Wild Lives is a beautiful nonfiction story-book – one of my most sought-after kinds of book to use in the classroom. I love how authors can turn thrilling storytelling techniques to the real world as though to say, ‘This will seem like it’s fantasy but it all 100% happened!’ Children love this too. From my experience, stories like the ones in Wild Lives grip young readers and inspire a life-long interest in the world around them.
Following in the footsteps of the enormously popular Survivors and Heroes by David Long, Wild Lives relates the stories of ’50 extraordinary animals that made history’. I was impressed by the range of creatures included here. There are the familiar tales of Beast-Heroes, such as the pigeons used in World War II, Laika the space-dog, and Seabiscuit. However the less familiar is included in this collection too; there’s also an orca, a giraffe, two penguins, a hippo…even an octopus who could open jars!
I liked the wide variety of stories, but also how the book is organised into themed sections like ‘Inspire and Influence’ and ‘Change and Solve’. It’s a very ‘dippable’ book too – one that could be a great standby for story-time in any Junior classroom or bedtime story at home. Each animal’s tale takes up a uniform double-page spread, so there’s plenty of time to read and discuss in any twenty-minute session. Chances are, though, that children will want to hear or read more of the stories after just one example! It’s addictive!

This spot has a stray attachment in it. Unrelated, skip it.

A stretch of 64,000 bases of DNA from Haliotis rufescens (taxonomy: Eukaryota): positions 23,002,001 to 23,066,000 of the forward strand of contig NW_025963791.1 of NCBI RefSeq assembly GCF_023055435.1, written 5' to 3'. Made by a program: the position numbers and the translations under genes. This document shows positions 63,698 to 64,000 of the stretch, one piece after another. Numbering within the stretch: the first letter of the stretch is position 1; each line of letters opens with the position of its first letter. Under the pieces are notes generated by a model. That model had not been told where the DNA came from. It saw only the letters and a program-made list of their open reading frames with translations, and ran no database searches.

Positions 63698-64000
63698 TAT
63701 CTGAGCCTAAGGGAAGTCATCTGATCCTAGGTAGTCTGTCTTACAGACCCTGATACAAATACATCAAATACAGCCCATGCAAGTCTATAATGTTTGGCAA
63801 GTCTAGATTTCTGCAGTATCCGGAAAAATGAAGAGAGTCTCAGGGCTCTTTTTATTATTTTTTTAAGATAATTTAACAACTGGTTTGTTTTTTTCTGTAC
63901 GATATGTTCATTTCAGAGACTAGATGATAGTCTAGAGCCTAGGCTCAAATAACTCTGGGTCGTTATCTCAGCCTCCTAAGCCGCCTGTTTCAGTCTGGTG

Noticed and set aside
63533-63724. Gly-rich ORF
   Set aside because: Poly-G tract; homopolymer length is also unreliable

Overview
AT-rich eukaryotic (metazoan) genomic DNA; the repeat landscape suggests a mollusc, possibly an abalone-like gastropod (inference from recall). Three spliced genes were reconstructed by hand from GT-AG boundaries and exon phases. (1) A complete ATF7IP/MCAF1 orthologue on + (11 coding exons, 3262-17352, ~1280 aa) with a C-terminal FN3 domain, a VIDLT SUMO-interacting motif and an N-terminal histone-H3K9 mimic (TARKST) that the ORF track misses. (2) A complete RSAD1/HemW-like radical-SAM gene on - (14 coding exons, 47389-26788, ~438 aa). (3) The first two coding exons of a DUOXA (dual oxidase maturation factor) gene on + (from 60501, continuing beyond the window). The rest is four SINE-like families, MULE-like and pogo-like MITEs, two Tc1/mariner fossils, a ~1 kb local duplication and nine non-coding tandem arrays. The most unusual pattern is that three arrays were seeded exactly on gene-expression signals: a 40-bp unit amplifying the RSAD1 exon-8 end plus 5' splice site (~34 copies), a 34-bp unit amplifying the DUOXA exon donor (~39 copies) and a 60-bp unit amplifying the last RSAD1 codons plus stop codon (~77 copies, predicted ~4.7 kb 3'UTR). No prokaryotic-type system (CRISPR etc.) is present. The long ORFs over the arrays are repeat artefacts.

Special mention has to go to the illustrations here. Colourful, attractive and sympathetic to their subject, Sarah Walsh’s pictures are an absolute dream. They make the book warmly appealing to young readers, and many children would be excited to read more nonfiction just from the way that the pictures welcome them in.
I’m a firm advocate of daily reading aloud to children in Key Stage 2 classrooms. As their interests and reading tastes develop, I’m also really keen to ensure the children that I teach enjoy a broad range of text types read to them. Nonfiction is currently in something of a Golden Age and books like Wild Lives need to be snapped up by teachers looking for cracking stories to read to their classes…ones that are absolutely true. Children will relish these tales – they’re immediately inspiring, and there’s loads to discuss and relate to all of our lives.
This is a joyful and amazing collection of stories – more please, Ben, Sarah and Nosy Crow!
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